Netanyahu’s policies on Iran ‘isolated’ Israel: Lieberman

Former Israeli Foreign Minister Avigdor Lieberman admits that Israel’s policies on Iran have isolated the Tel Aviv regime.​

Israeli Prime Minister Benjamin Netanyahu’s way of dealing with Iran’s nuclear issue is “proving how isolated we are,” Israel’s Ynet News website quoted Lieberman as saying on Saturday.

“Netanyahu … was obsessed with the nuclear issue. But it’s too much for him. To handle this issue you have to be creative. Determined. To know how to make hard decisions,” Lieberman stated, adding, “Netanyahu has none of those things.”

The Israeli premier has long been engaged in an aggressive campaign against the diplomatic efforts between Iran and the P5+1 group to find a solution to the Western dispute with Tehran over its nuclear program.

After the negotiations on Iran nuclear case concluded in the Austrian capital Vienna on July 14, Netanyahu attacked the agreement between Tehran and the P5+1 — the United States, Britain, Russia, China, France,  and Germany, describing it as “a bad mistake of historic proportions.”

Senior diplomats from Iran and the P5+1 group pose for a photo in Vienna, Austria, July 14, 2015. (AFP)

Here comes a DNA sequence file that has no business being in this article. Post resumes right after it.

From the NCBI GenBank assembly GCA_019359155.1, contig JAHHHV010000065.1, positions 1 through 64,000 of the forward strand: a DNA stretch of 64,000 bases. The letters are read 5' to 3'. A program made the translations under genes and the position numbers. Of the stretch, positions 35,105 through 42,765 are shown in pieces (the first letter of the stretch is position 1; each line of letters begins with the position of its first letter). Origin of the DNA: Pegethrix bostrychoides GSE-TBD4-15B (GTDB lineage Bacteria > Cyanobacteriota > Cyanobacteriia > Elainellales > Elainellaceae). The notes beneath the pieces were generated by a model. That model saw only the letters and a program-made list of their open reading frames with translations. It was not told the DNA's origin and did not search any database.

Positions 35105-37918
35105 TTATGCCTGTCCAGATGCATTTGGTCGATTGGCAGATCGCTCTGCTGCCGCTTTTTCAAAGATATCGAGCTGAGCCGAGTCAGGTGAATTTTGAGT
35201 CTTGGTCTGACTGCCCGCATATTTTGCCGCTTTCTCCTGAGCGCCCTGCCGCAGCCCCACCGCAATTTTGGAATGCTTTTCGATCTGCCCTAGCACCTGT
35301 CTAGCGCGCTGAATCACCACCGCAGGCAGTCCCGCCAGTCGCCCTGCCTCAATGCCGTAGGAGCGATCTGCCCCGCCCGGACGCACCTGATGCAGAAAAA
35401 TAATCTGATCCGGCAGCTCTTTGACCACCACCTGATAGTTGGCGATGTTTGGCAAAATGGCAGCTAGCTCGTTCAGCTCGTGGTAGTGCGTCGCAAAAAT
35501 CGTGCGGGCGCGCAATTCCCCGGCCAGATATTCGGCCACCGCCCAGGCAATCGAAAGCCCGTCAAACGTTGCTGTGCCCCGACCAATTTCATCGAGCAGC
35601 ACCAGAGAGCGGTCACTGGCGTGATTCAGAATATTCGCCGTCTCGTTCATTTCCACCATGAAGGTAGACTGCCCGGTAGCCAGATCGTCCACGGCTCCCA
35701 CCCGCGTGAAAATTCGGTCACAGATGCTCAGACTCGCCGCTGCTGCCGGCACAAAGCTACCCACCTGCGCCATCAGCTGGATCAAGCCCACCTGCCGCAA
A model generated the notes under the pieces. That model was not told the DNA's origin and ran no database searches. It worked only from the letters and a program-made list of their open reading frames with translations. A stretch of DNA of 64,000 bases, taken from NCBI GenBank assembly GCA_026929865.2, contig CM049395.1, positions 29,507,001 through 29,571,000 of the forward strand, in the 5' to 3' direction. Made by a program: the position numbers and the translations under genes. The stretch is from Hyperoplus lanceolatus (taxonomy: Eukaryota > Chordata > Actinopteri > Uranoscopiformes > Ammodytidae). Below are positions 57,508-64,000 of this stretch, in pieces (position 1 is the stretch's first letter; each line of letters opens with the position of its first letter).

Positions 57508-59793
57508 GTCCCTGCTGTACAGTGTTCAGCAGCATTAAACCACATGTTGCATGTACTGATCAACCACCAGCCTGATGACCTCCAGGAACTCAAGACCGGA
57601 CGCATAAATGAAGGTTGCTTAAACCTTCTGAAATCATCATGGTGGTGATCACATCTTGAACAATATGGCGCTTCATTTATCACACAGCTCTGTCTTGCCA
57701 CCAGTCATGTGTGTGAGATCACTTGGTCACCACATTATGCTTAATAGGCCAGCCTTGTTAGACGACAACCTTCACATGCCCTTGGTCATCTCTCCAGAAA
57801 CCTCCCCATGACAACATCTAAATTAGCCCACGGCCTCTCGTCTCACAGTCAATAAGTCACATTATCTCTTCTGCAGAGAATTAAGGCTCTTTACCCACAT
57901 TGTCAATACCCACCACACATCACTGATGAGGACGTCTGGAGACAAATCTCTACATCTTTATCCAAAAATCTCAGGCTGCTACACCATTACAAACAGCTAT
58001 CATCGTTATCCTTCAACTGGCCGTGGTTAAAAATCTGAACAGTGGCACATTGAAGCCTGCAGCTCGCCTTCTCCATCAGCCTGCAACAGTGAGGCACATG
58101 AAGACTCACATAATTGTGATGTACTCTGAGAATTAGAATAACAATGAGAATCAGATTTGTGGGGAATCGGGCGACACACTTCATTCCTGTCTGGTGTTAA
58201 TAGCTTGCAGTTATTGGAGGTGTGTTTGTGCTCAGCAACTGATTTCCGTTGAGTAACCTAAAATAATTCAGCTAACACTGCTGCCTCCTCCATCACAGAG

Lieberman further noted that “Netanyahu is wrong on everything that has to do with handling Iran,” emphasizing, “We need to replace the prime minister.”

The Israeli politician also said that the premier has talked about Iran’s nuclear accord in such a way that “no one is taking him seriously.”

“We talked about all of the options so much that no one is taking us seriously anymore. And now when we start talking about this again, they just laugh at us.”

Referring to the US Congress’ 60-day period to review the agreement, Lieberman remarked, “Even now Netanyahu is not acting right. It’s clear there is no chance to thwart the agreement in Congress.”

Although most Republicans in Congress oppose the nuclear agreement, they need a two-thirds vote in both chambers of Congress to override a possible presidential veto, and to reach that threshold, Republicans need Democrats’ support.

The White House has launched a sales pitch to the Republican-weighted Congress, which remains skeptical of the nuclear accord with Iran, and has until 17 September to approve or reject the agreement.

By Press TV